The N Word

“Nice” could very well be the most offensive critical word a designer–or any creative person–will ever hear. “That project you’ve worked on for three years and devoted body and soul to is very nice.” I don’t know about you, it makes me want to scream.

While it is nice when peers say you’re nice–as in “that dude is really nice to children and small animals”–but to characterize someone’s design with the “n word” is worse than not nice, it is belittling.

Nice is a euphemism for “eh!” or “its just okay” or “it’ll do.” Often when the word is spoken, it is accompanied by a melancholy glance, a slight shrug, and a half-hearted smile. Something that is deemed to be nice is certainly not bad, but it is not extraordinary or exceptional. Nice is a word used when other superlatives are too charged. Nice is non-committal.

It is also a synonym for satisfactory, but doesn’t that really mean mediocre? I’ve heard clients say: “Your solution is very nice, but I was hoping for something, well, different.” Translation: “This is exactly what I do not want, but I’m basically too nice to say it too your face.” To assuage your disappointment the client hides behind the “n word.” But you have to be in deep denial not to know the genuine meaning.

Sure, there are many more unpleasant words - terrible, ugly, stupid, or inept, to name a few. I’m sure we would hate being branded with any of them. But the piddling monosyllabic, soft-c of nice is so void of passion that it oozes with insignificance. Nice is pure fluff; so give me a word like brilliant, which the British use to best effect (even though I’m told it actually means nice).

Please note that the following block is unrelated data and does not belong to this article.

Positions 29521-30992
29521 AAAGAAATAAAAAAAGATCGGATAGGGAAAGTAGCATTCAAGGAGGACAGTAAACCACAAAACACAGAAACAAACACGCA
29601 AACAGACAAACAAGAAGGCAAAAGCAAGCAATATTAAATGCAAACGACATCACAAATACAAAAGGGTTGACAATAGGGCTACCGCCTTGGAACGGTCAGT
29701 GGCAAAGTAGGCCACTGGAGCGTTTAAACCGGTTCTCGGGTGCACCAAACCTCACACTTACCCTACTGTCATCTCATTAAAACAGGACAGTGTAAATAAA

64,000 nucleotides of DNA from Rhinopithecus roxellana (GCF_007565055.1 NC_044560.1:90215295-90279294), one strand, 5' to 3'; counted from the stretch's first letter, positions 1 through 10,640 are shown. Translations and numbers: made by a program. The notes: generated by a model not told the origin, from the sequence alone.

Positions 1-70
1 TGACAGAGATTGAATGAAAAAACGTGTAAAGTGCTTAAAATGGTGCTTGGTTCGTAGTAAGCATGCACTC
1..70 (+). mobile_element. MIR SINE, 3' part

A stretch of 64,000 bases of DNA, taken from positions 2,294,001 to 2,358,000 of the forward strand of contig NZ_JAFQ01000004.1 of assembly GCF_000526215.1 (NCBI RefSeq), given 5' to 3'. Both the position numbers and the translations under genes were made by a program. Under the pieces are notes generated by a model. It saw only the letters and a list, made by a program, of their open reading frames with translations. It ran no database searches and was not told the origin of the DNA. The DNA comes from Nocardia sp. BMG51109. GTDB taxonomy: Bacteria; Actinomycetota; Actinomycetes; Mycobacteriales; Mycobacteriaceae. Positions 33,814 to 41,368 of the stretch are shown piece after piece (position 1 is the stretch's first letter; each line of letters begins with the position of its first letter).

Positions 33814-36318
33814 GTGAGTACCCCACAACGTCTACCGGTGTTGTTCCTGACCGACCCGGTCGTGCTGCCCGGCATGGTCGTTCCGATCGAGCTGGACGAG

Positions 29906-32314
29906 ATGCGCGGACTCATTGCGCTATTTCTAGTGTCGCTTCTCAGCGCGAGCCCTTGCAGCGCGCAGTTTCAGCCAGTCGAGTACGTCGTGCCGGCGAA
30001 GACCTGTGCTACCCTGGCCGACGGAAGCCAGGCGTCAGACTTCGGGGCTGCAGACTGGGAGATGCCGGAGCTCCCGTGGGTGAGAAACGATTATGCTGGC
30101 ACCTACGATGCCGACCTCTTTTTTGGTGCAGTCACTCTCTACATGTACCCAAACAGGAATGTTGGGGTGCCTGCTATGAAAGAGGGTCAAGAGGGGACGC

“The great enemy of clear language is insincerity,” wrote George Orwell. If indeed there was a more insincere word applied to art and design I haven’t heard it, and I presume the man who coined newspeak might agree that nice takes the prize. So if you are at a crit or in a presentation meeting and the teacher or client says “that’s nice” it may not be worth getting angry, but you’ll probably wonder “what is he really thinking?”

About the Author: Steven Heller, co-chair of the Designer as Author MFA and co-founder of the MFA in Design Criticism at School of Visual Arts, is the author of Merz to Emigre and Beyond: Avant Garde Magazine Design of the Twentieth Century (Phaidon Press), Iron Fists: Branding the Totalitarian State (Phaidon Press) and most recently Design Disasters: Great Designers, Fabulous Failure, and Lessons Learned (Allworth Press). He is also the co-author of New Vintage Type (Thames & Hudson), Becoming a Digital Designer (John Wiley & Co.), Teaching Motion Design (Allworth Press) and more.